Henry Ford may be best known for creating the assembly line, but did you know he also created the weekend. Ford realized his workers needed the free time in order to use and enjoy their new automobile. Along with giving them Saturday off he also doubled their wages so they could afford their new Ford. Of course they could have any color they wanted as long as it was black!
I love when we can hire virtual employees to improve productivity here at Coyle. They make life simpler, easier, cheaper and quicker for the whole firm. It makes a big difference.
Technology is making it simpler to “hire” these virtual employees. Today I want to talk about three different technology time savers that can help you do the same thing: Copytalk, 99designs and CreateSpace.
Keystone Habits provide everyone in your company a simple, basic message that creates purpose, direction and energy. So what is it and why is it so effective?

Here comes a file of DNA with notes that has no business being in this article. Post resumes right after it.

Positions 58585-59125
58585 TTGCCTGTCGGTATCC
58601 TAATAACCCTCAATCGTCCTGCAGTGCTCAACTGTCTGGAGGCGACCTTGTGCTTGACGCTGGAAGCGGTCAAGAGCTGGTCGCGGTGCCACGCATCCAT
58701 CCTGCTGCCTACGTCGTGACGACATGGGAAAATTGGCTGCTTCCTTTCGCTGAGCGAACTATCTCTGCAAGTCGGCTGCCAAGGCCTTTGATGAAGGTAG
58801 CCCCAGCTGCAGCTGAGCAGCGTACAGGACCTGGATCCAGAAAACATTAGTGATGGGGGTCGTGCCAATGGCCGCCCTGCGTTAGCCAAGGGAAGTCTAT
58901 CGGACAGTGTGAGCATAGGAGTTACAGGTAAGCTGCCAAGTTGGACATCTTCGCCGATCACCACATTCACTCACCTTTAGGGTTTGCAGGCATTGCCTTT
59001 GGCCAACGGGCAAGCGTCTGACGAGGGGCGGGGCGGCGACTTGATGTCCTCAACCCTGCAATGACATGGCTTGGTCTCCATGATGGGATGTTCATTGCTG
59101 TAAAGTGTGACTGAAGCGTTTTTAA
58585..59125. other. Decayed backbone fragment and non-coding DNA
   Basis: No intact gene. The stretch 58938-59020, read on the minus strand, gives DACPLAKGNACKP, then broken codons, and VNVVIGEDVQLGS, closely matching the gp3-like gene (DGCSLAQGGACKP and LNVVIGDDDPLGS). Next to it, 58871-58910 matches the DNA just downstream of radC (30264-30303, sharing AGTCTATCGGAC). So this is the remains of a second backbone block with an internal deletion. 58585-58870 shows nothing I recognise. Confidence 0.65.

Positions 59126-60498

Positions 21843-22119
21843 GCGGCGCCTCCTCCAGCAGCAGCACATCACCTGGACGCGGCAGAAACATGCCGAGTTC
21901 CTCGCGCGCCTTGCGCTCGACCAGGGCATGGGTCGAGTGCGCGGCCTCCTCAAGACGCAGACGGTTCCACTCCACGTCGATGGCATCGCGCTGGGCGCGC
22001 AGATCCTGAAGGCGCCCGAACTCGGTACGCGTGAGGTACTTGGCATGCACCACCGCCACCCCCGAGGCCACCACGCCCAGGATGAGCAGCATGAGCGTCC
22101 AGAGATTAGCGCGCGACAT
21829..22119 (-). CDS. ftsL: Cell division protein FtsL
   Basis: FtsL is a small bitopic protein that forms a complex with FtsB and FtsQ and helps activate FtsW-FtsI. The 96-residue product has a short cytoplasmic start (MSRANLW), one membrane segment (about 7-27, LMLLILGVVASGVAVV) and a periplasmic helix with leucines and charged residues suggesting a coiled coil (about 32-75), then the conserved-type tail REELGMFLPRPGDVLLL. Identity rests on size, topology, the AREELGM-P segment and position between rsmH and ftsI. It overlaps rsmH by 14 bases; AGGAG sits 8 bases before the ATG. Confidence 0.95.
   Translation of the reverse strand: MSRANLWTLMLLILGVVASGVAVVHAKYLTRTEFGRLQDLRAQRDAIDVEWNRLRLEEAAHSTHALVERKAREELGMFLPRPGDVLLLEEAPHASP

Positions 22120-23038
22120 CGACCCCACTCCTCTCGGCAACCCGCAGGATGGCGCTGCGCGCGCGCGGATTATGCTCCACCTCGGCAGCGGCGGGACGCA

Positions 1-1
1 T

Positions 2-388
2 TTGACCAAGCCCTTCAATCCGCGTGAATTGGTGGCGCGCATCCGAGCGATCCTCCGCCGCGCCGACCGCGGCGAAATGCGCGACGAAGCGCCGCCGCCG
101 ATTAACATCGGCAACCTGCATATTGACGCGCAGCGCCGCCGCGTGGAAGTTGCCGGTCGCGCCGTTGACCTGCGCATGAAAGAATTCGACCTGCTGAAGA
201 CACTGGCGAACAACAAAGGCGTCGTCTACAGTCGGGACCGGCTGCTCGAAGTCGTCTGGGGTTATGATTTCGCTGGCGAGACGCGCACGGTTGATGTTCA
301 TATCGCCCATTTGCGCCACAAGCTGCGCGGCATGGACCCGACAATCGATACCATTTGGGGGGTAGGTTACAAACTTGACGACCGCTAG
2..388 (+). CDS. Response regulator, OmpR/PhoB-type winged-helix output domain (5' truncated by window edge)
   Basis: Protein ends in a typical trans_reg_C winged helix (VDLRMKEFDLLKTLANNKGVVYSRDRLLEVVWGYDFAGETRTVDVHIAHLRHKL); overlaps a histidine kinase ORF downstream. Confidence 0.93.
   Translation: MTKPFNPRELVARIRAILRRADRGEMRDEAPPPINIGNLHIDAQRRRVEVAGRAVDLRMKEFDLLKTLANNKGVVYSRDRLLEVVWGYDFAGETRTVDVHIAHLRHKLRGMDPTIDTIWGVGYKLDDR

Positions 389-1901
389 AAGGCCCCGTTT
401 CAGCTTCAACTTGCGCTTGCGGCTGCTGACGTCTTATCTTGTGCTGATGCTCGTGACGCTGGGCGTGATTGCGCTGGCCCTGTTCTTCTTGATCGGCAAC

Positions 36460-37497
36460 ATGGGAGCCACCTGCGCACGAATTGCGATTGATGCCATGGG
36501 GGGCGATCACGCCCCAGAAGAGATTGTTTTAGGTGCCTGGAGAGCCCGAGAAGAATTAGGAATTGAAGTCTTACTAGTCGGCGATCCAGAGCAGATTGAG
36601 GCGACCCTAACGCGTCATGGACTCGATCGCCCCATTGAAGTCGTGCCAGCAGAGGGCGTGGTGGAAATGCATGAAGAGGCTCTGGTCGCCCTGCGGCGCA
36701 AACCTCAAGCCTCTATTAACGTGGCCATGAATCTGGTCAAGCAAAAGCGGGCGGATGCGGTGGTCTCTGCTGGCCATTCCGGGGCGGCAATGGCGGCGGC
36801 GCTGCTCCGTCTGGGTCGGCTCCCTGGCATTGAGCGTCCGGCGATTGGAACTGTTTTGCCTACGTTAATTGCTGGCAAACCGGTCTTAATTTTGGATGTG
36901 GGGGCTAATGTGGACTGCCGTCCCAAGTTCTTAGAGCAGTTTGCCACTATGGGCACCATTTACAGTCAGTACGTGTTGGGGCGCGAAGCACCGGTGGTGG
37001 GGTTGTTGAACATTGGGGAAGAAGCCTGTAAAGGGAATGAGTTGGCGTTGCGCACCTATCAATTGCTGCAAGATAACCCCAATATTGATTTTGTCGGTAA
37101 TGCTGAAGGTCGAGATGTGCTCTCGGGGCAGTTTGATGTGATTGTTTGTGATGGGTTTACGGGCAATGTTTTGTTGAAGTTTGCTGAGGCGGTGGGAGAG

First, let’s take a look at Claude Hopkins. Hopkins, a famous ad man from the early 1900s, had a problem. A friend of his came to him about a product called toothpaste. Claude wasn’t too excited about it because there was no existing demand for it. Rotten teeth were the norm.
But his friend persisted and Claude decided he’d look into it. He got some dental books, started researching and learned about mucin plaque, that film on your teeth. He thought if he could get people to focus on having a beautiful smile by getting rid of that film, maybe they will buy this toothpaste. Five years later, toothpaste is in demand and Pepsodent has become a huge success.
In our last post we discussed the importance of understanding and describing your process. Today we want to emphasize the importance and power of naming that process.
What’s in a name? Let’s say I named this blog The Seven Habits to Creating a Process or Chicken Soup for the Process. You would immediately connect it with Stephen Covey or Jack Canfield. You would say they own those approaches. The name encompasses their philosophy and mission, what they are uniquely about.
As you read through (or listen to) this blog, think about your own company’s unique